A person with a swallowing impairment should be assessed by a speech and language therapist for accurate diagnosis and management. However, there are some general strategies and techniques that may be implemented to improve swallow safety and wellbeing in those with dysphagia.
General recommendations for those with dysphagia:
- Ensure that the person is awake and alert before offering food and drink.
- Ensure that the person is comfortable and positioned as upright as possible when eating or drinking.
- Encourage self-feeding. If independent feeding is not possible, please assist. Use hand over hand feeding to assist them to feed themselves if feasible.
- Some may benefit from assistive device(s) such as specially designed spoon or non-slip table mats to enable independent feeding.
- Make the environment quiet and free from distractions.
- Be patient, do not rush. Ensure a slow feeding rate.
- Discourage talking during feeding. Do not ask questions during meal times.
- Prompt the person to chew and swallow as needed.
- If dentures are used, ensure that they fit well.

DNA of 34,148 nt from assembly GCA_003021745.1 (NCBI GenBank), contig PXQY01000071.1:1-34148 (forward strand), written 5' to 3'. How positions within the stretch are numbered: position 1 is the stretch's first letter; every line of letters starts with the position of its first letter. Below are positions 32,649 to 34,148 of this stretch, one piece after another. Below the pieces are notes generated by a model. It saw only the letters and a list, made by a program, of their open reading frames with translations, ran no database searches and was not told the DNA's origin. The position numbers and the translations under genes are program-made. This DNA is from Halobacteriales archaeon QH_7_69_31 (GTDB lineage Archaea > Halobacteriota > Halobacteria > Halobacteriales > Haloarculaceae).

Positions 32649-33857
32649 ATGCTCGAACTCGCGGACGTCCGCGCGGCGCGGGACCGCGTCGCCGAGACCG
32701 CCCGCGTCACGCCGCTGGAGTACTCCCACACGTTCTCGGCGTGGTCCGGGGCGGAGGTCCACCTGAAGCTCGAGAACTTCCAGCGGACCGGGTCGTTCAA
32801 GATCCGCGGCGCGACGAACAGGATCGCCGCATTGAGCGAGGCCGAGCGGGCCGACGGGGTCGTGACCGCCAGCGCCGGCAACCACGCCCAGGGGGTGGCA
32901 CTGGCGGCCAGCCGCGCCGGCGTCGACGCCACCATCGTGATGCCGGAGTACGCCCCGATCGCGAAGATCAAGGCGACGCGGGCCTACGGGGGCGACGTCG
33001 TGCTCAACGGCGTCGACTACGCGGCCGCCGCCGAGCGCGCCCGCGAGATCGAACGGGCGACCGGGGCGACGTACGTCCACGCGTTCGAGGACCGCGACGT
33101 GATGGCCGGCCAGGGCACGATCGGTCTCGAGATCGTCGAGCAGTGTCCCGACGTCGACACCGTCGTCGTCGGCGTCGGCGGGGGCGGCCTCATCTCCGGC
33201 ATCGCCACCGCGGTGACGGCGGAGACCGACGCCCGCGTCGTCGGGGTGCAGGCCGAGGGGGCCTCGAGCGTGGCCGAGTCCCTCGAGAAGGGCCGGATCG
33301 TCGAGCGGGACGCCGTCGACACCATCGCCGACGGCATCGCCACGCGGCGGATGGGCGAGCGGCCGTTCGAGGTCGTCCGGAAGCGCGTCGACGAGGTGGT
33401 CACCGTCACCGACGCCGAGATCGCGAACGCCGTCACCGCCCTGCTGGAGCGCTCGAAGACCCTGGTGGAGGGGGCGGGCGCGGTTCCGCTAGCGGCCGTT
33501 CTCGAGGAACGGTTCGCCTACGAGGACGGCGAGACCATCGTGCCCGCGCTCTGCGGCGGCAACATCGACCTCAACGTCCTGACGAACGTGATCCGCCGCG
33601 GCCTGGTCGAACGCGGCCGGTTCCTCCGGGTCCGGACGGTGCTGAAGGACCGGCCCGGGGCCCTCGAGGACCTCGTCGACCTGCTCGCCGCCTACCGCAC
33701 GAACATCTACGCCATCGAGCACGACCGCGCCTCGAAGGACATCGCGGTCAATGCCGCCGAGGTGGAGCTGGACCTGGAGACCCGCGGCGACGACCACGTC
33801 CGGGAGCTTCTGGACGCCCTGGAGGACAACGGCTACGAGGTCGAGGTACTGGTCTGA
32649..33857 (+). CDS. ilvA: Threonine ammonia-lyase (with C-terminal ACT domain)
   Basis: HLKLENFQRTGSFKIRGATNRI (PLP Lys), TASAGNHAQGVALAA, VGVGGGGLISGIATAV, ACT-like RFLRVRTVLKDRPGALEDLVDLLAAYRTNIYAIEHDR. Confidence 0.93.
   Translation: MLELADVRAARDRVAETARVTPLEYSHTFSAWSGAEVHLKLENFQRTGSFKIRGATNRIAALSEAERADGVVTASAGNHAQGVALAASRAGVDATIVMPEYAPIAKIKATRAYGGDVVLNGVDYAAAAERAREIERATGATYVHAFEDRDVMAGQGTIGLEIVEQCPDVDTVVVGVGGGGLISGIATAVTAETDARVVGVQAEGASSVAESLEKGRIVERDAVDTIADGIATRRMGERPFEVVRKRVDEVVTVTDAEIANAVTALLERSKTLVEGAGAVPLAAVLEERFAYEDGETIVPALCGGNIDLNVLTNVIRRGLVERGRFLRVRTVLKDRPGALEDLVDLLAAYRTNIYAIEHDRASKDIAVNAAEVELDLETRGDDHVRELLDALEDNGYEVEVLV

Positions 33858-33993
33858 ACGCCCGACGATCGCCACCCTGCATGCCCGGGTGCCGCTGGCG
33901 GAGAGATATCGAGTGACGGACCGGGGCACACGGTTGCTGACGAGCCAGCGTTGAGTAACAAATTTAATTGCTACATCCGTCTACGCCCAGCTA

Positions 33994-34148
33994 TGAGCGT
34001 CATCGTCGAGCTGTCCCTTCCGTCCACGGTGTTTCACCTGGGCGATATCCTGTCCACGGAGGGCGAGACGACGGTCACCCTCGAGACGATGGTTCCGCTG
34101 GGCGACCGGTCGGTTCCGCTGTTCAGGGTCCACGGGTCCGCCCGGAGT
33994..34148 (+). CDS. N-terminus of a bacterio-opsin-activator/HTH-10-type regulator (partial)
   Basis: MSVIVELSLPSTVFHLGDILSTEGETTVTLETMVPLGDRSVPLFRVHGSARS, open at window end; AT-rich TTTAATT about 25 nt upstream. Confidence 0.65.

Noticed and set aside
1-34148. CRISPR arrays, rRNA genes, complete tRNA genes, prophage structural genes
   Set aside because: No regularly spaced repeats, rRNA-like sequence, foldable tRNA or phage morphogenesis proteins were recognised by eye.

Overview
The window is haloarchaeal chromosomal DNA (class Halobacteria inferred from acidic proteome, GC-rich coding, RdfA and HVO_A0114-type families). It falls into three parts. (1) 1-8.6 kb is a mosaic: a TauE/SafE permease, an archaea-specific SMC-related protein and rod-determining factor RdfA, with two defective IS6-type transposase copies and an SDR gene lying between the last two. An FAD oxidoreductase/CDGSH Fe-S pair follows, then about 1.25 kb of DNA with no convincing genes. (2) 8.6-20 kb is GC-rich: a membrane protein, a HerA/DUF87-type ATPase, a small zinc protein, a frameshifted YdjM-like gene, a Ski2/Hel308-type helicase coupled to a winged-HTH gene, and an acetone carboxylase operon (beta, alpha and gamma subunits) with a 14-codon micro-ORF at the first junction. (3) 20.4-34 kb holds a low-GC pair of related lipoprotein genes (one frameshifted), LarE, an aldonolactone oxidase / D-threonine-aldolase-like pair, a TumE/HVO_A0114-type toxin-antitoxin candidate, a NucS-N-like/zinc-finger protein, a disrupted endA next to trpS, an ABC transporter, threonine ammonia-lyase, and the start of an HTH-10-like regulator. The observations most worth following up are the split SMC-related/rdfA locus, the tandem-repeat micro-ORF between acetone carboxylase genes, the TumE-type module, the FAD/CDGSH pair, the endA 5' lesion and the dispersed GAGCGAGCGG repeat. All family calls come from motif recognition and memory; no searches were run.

- Make sure that the person has swallowed their first mouthful before giving the next. Allow time for a second swallow if needed. Do not force feed.
- Different/contrasting tastes and temperatures can help those with dementia or cognitive deficits who hold their food in their mouth.
- Check that their mouth is clear of food or fluid at the end of the meal. Pay particular attention to the sides, under the tongue and the roof of the mouth.
- Ensure that the entire mouth – including teeth, sides of cheek, tongue, roof of mouth and gums – is kept clean. Good oral hygiene is important in minimizing risks of chest infection from inhaling food or liquid in those with dysphagia.
Specific advice regarding dysphagia management including rehabilitation and texture modification will vary based on the individual’s condition and needs. Speak to your speech and language therapist for tailored recommendations.
Author: M Dharshini, Speech Therapist